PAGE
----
SPARKS, Nev. – Livestock scales inspections by the Nevada
Department of Agriculture (NDA) will start in mid-May and go through the third
week in August of 2015.
“NDA is changing to
an annual billing system for scales inspections. Fees paid for inspections will
be billed through the mail and not at the time of the inspection," said
Bart O’Toole, administrator of NDA’s Division of Consumer Equitability, which
oversees weights and measures programs for the state.
Annual licensing fees are due in August, and scale owners
should not wait for inspectors to arrive for an inspection to pay the fee.
NDA tests livestock scales throughout the state each year.
“By moving inspections to later in the year, producers will
have a better window to video sale due to the more stringent, eight month prior
to sale of livestock, recertification criteria," O’Toole said. “By testing
livestock scales, we ensure ranch owners and scale owners are getting accurate
readings. A scale out of tolerance could result in the loss of profit of
hundreds of dollars.
“When sending livestock to market, the price tag for the
animal is determined by the pound. If a scale is running light, you could be
giving livestock away because every pound counts,” O’Toole added. “The more out
of tolerance the scale, the more money the owner is losing.”
By testing the livestock scales every year, NDA makes sure
ranchers are getting the profit they deserve.
On average, NDA inspectors issue repair tags for about 25 to
30 percent of scales tested.
Typically a blue tag is issued rather than a red tag to give
the owner more time to fix the problem. When a blue tag is issued, owners have
30 days to repair minor issues. A red tag is issued when major issues are
discovered and need to be repaired immediately. If a scale is tagged it will
need to be repaired by a Registered Service Agent/Scale Mechanic before NDA
inspectors return for a recheck.
To help prepare ranch/scale owners, NDA has created a
checklist to ensure their scale is ready to be inspected. The inspection typically
takes about an hour to complete.
See checklist below:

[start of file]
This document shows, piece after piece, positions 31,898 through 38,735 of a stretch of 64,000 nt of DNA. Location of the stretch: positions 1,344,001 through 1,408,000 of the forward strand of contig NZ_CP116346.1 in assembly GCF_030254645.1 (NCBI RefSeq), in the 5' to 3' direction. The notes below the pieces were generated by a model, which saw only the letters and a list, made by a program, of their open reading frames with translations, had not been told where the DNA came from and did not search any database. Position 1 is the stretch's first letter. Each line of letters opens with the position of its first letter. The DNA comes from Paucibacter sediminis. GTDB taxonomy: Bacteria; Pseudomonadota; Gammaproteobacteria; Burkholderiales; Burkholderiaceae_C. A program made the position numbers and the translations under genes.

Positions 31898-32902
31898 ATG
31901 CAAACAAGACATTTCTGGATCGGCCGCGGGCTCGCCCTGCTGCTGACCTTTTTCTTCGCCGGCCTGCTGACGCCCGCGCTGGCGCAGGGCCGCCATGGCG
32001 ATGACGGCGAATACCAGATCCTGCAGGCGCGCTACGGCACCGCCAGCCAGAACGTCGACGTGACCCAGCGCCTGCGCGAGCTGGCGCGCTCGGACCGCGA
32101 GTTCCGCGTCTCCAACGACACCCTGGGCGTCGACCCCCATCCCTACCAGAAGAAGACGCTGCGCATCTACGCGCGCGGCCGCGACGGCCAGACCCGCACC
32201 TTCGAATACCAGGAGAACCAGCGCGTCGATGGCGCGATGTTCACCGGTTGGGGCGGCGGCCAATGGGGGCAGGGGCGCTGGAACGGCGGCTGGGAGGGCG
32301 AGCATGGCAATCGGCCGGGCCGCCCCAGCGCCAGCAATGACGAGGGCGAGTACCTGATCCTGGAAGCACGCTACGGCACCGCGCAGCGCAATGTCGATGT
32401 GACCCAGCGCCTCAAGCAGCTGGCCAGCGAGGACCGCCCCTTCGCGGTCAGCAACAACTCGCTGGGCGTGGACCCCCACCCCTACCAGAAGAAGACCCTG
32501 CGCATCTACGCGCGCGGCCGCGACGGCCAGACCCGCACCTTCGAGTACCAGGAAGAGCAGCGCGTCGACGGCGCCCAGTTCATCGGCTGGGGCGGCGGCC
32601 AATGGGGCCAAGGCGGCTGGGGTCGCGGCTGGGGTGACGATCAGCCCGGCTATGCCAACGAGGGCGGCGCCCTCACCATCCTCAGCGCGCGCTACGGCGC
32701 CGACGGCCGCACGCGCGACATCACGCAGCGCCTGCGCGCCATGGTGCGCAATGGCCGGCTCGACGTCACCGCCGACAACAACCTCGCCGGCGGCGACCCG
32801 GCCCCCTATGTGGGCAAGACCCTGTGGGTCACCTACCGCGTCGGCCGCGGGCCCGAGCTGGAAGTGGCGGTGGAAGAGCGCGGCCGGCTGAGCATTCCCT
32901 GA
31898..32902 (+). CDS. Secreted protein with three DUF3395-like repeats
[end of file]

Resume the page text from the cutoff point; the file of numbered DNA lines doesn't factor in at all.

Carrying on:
Mandatory: These items will be an automatic tag/failure
if not addressed before we arrive.
Deck: Needs to be clean and free of
debris so we can see the condition of the deck boards/scale surface. We will not drive the skid steer onto a deck
that is in a weakened condition. If we cannot see your scale deck we will not
put our skid steer on your scale.
Ramps: Approach ramps must be level and
constructed with solid fill material.
Ramps must be smooth to prevent excessive rocking and bouncing of skid
steer when it is accessing your scale.
If your scale has three inches, or more, of a difference in height
between the scale deck and the ramp we will not be able to get onto the scale
safely. Metal frame work and rubber mats
at the entrance to the scale can be slick and may prevent us from getting onto
your scale. Scale ramps need to be
installed prior to our arrival.
Box: This needs to be clean so we can
operate and zero the scale. There can be
no wasps, bees, spiders, or rodent nests of any kind. Make sure slide mechanisms move freely.
- Corrals: NO livestock where we need to access the
scale. It is not our responsibility to
move your animals.
- Alleyways: They need to be clear for access with our
skid steer. There should be nothing
piled in the way. No panels, no pallets, no fencing material, no water/feed
tubs, no hoses, no tools and no animals.
All weeds and vegetation that obstruct our view of the ground need to be
- Gates: Open or easily opened.
Scales: Digital units must be fully
charged or a power supply provided.
Weights & Measures will not provide power for your equipment.
Recommended: Many scales fail because they are dirty. It is in your best interested to make sure
your scale is its best condition. Remember,
scale rechecks are costly.
Edges: They need to be clean of rocks,
dirt, sticks, dried animal waste, etc. so the scale deck moves without
binding. A bound up scale will not weigh
Scale Deck: This needs to be clean so
there is nothing clogging the scale mechanisms or causing the scale to hang
up. Be sure to clean the beams and rails
under the scale deck. Dirt and animal
waste build up and rodent nests need to be cleaned out.
Frame: Nothing tied to the scale and
nothing leaning against the scale. Do
not forget to check overhead, as well.
No panels, no pallets, no fencing material, no water/feed tubs,
etc. Items tied to the scale frame can
cause erroneous scale readings.
or Scale Owner Representative Present or Readily Available: With the costs associated with a revisit it
is recommended that a representative be present or readily available. This is
particularly advantageous if the scale is geography separated from the ranch
information about why NDA checks livestock scales, watch our video http://bit.ly/1xTDslK.